My father’s side of the family comes from Germany, and as a young man during World War II, my grandpa returned to Europe and rolled over it in a tank. I’m on an southbound train from Paris, watching the countryside slide by now, and I can’t help but wonder what it must have been like to see this autumn landscape in smoke and ruin. My grandfather was ordered to shoot out church steeples in hopes of killing snipers. This, he said repeatedly, was his major regret of the war- the part he played in the destruction of so many beautiful places.
If my view proves anything, it’s that pretty things have a way of reasserting themselves. There have been a few small and glorious villages complete with picturesque chapels to my right for most of this trip to Besancon. My first.
For the record, I’m a window seat girl. Windows are good for looking out of and for resting against. I tend to sleep on long rides, and on the aisle or in the middle, there’s no place to put my head. I’ll half fall asleep, then realize that I’m dangerously close to a stranger’s shoulder, On the plane from London to Paris, some perky undergrad on her way to a program in Nice cheerfully offered to let me lean on her. You know what would be worse than accidentally falling asleep on a stranger? Drooling on the nice girl who sweetly gave up all claims to personal space. Needless to say, I was embarrassed and downed a coke in an effort to stay upright.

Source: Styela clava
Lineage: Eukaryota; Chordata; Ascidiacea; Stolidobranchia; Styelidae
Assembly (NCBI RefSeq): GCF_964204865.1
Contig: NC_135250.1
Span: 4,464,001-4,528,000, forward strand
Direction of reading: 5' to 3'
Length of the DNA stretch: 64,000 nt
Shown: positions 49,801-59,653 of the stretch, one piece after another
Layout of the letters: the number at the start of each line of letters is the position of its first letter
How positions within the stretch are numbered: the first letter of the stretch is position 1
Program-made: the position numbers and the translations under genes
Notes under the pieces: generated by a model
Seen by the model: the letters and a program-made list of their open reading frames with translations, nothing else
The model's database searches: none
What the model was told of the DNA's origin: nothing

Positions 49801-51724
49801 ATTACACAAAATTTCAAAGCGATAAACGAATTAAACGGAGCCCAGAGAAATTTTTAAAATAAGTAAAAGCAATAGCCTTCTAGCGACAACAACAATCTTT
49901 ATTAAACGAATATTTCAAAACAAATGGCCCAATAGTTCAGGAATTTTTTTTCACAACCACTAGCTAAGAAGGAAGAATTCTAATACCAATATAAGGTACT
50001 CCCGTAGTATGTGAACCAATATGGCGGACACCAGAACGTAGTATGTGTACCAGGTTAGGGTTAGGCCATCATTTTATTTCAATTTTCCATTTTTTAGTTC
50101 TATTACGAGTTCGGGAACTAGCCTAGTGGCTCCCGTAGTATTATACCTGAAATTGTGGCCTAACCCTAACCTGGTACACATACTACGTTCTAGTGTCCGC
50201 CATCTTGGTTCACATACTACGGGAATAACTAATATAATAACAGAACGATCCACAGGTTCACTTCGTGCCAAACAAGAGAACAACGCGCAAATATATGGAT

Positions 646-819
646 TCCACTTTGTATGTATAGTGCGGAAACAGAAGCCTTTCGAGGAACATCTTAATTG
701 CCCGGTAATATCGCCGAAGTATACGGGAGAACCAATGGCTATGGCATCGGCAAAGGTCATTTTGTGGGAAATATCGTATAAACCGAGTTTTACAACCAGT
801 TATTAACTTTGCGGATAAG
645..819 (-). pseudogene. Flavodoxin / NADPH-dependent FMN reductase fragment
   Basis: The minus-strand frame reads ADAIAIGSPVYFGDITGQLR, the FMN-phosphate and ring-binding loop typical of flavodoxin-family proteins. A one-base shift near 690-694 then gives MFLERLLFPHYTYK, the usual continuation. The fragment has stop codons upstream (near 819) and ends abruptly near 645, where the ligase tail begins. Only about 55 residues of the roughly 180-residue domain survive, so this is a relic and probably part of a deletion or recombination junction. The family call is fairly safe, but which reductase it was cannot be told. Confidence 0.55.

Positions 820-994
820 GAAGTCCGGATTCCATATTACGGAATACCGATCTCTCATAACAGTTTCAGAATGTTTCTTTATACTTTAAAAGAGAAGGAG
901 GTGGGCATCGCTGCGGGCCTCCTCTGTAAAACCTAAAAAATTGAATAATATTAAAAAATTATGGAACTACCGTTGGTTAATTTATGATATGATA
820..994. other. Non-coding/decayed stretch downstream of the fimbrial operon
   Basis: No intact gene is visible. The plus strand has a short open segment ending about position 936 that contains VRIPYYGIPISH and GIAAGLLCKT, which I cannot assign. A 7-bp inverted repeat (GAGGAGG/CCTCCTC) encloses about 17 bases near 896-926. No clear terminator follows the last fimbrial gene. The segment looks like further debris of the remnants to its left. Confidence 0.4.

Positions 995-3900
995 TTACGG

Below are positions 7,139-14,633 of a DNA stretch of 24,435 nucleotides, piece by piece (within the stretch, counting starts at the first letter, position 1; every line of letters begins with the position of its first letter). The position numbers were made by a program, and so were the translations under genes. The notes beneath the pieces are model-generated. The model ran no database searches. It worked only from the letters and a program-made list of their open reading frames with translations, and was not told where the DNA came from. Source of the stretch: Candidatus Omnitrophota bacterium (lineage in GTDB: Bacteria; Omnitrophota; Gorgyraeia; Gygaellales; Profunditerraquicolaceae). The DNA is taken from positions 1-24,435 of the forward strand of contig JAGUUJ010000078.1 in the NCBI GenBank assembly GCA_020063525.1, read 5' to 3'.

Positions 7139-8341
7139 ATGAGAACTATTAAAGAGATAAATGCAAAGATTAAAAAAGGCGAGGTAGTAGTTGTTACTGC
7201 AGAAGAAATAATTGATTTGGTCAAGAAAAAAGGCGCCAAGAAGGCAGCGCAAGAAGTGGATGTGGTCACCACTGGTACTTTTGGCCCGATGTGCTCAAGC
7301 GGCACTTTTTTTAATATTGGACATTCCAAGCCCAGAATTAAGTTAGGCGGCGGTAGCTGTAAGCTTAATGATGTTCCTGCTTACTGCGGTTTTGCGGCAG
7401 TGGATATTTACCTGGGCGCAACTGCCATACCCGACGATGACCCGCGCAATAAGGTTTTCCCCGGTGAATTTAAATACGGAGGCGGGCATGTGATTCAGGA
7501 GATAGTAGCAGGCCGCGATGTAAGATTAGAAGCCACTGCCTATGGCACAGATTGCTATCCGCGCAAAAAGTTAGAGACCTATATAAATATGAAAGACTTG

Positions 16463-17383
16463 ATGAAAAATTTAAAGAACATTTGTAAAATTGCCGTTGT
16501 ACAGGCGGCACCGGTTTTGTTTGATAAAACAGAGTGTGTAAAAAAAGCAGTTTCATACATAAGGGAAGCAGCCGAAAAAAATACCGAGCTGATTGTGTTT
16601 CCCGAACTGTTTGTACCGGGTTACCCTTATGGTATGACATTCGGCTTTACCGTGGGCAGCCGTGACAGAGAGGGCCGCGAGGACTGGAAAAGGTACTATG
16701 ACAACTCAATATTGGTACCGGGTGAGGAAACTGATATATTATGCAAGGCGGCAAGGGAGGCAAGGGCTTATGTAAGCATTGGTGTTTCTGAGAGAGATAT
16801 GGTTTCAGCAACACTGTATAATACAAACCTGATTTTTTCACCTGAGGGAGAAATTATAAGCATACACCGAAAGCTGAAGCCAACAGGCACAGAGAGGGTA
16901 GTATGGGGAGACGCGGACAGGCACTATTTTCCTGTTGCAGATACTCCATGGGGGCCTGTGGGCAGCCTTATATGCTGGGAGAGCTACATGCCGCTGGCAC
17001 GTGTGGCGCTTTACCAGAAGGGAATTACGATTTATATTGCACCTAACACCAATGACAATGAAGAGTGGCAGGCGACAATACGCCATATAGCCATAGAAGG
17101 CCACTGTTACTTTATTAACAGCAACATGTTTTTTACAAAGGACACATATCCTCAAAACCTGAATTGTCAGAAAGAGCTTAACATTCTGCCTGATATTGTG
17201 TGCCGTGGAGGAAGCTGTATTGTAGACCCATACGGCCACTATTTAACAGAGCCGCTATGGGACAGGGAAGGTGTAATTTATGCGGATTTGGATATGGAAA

This trip though, I’m up, coursing with the nervous energy of a big move. I’m wide awake with the almostness of the last part of this long trip from Atlanta to Valpo to Chicago to New York to Paris to Besancon. As of a couple of days ago, I’m so cosmopolitan. Now, I’m ready to settle in and learn how to be at home in this new place